Public warned not to confuse compostable and biodegradable bags

Earlier this week, the University of Plymouth published research that questioned how good for the environment compostable, biodegradable or oxo-degradable bags are for the environment. It caused some confusion, with some members of the public not understanding the difference between the three, writes Daphna Nissenbaum, CEO of compostable bag company TIPA.

Since publication, the University of Plymouth has clarified that compostable labelled bags do perform differently to those marked biodegradable or oxo-degradable when it comes to decomposition in water and soil, and overall impact on the environment.

It is vital to make the distinction between biodegradable, oxo-degradable and compostable, as they mean very different things with different implications for their respective end of life scenarios.

As the research makes clear, ‘biodegradable’ is a term that has no official definition or requirements, often misleading brands, retailers and consumers. Meanwhile, oxo-degradable have been outlawed by the EU commission, due to their contribution to the micro-plastics problem.

On the other hand, the term compostable means products are capable of complete biodegradation in compost and must meet specific standards for breakdown to receive a compostability certification.

As the research found, biodegradable products were discovered to persist in the environment with minimal degradation of quality after 3 years, while compostable products broke down (or completely disappeared) much quicker, even when not placed in the ideal composting conditions.

As the packaging industry is going through a period of radical transformation and transition to ‘sustainable’ packaging materials, accuracy regarding the issue of degradation is more vital than ever. This research is an important opportunity to differentiate between compostables, which live up to their end of life claim, and biodegradable, which can be seen as misleading.

In any case, innovators in the industry alongside TIPA, strongly believe that no material should wind up in marine water, litter open fields nor end up in a landfill.

Compostable packaging is certified to decompose within a few months in a home or industrial facility. Governments should collaborate with businesses on achieving a circular economy for plastic packaging, and ensuring the right infrastructure methods in place for each plastic packaging stream. This is the only way in which we can achieve the Global ambitious goal of all plastic packaging being reusable, recyclable or compostable by 2025.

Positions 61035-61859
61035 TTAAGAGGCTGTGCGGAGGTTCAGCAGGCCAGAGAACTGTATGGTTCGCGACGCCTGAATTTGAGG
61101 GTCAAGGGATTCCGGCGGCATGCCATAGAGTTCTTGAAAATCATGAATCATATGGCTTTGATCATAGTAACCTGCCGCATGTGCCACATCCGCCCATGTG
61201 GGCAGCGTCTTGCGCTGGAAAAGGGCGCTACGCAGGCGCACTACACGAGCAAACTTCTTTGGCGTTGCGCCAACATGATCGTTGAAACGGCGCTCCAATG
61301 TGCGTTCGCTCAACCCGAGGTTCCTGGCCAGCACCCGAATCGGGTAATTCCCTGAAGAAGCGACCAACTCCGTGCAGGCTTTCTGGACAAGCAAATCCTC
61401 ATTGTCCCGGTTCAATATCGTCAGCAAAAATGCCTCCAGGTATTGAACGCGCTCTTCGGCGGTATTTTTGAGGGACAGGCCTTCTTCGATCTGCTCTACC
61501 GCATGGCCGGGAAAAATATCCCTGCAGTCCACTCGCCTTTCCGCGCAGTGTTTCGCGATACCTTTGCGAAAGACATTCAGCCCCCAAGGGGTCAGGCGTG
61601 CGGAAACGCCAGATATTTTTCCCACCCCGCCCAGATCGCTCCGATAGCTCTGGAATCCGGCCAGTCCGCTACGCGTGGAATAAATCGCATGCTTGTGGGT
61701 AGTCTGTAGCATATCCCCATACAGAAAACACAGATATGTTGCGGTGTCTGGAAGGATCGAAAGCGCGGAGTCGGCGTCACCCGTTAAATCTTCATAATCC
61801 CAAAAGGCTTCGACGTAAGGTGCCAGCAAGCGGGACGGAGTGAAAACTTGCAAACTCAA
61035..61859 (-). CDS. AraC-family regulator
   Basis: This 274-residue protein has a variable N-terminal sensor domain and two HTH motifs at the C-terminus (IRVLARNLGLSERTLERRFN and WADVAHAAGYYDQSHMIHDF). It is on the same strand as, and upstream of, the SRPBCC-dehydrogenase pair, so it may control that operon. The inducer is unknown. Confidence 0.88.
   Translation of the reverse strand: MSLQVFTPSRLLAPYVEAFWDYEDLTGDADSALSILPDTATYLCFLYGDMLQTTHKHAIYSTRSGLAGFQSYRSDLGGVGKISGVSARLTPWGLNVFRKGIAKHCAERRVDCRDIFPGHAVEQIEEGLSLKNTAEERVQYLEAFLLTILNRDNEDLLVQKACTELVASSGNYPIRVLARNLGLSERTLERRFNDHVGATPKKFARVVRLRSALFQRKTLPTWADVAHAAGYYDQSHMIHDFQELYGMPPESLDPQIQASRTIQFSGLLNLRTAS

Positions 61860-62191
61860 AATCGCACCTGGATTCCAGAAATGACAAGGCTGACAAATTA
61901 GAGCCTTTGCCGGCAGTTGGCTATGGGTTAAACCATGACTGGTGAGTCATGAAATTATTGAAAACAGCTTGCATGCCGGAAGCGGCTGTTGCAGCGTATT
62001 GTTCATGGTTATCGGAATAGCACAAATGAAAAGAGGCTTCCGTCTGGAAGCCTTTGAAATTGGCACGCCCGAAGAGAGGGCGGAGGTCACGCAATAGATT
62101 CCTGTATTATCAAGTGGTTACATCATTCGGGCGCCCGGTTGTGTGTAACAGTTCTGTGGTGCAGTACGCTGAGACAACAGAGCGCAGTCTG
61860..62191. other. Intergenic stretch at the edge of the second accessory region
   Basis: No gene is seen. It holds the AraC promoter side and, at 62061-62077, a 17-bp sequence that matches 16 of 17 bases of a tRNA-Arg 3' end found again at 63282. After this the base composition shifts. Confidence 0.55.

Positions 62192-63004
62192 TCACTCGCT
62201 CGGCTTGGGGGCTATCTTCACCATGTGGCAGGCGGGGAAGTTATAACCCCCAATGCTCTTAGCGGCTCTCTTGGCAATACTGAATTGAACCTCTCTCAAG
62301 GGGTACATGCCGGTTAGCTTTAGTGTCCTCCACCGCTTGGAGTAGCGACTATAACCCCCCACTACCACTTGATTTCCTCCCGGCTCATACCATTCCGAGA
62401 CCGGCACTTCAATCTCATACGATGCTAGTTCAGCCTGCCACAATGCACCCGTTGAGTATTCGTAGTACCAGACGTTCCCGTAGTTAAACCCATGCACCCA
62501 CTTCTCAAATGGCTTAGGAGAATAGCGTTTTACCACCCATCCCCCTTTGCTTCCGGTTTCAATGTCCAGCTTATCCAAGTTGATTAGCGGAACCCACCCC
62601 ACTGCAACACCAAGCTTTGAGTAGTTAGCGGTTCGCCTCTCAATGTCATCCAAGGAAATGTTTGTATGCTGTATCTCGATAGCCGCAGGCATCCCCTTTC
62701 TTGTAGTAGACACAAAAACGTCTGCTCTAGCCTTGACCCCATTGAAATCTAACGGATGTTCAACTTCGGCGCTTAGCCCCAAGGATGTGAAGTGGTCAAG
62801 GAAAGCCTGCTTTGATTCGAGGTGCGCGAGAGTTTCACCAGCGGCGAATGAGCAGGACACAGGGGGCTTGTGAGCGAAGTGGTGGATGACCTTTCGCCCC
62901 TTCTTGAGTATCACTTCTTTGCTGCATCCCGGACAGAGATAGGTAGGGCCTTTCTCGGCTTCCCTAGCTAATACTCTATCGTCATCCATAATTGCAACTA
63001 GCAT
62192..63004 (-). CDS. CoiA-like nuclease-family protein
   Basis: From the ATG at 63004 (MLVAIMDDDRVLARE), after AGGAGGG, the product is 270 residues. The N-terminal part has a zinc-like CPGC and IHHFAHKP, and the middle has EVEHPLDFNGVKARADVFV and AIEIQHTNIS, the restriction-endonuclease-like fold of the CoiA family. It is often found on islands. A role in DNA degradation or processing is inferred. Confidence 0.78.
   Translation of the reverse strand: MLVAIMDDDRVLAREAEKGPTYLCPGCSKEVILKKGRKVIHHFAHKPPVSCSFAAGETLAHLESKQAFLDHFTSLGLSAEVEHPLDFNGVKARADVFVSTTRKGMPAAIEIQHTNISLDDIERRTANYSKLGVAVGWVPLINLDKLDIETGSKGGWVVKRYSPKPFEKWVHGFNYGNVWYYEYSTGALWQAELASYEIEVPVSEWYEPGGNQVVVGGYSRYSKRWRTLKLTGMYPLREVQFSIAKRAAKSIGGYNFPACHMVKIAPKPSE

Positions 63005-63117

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Thibaut Demoustier
Thibaut Demoustier
5 years ago

Confusion is still bigger, why oxo-degradable? The study does not test oxo-degradable products but oxo-biodegradable products, two different technologies. One may be banned in EU the other not.
There is an ongoing study by ECHA on oxo-biodegradable products, and till now no negative conclusion has been published, and specially no references to microplastics.
Once again, we see a need from the compostable plastic producers to mislead the public in general lying.
The study even if not complete, is clear in the conclusions, compostable or biodegradable products labeled 14855 or 13432 do not perform better than conventional plastic if left in the open air/water/buried. For information 14855 is one of the tests of 13432.

4 years ago

“compostable or biodegradable products labeled 14855 or 13432 do not perform better than conventional plastic if left in the open air/water/buried”

…but surely (?!) the compostable product contains no plastic and is hence better for the environment in the longer term, even if not composted “correctly” ? Or have I, like others, mis-understood or been misled ?

Thibaut Demoustier
Thibaut Demoustier
4 years ago

Most flexible compostable plastics made from formulations based on
thermoplastic starch and biodegradable synthetic polymers – known as starch blends strach, contain a fossil based aliphatic-aromatic copolyester to give them strengh. The ratio is between 30 and 40%. This polyester is added to increase the strenght and fexibility of the biobased material.
BASF is one of the major producers of this polyester, it is called Ecoflex.

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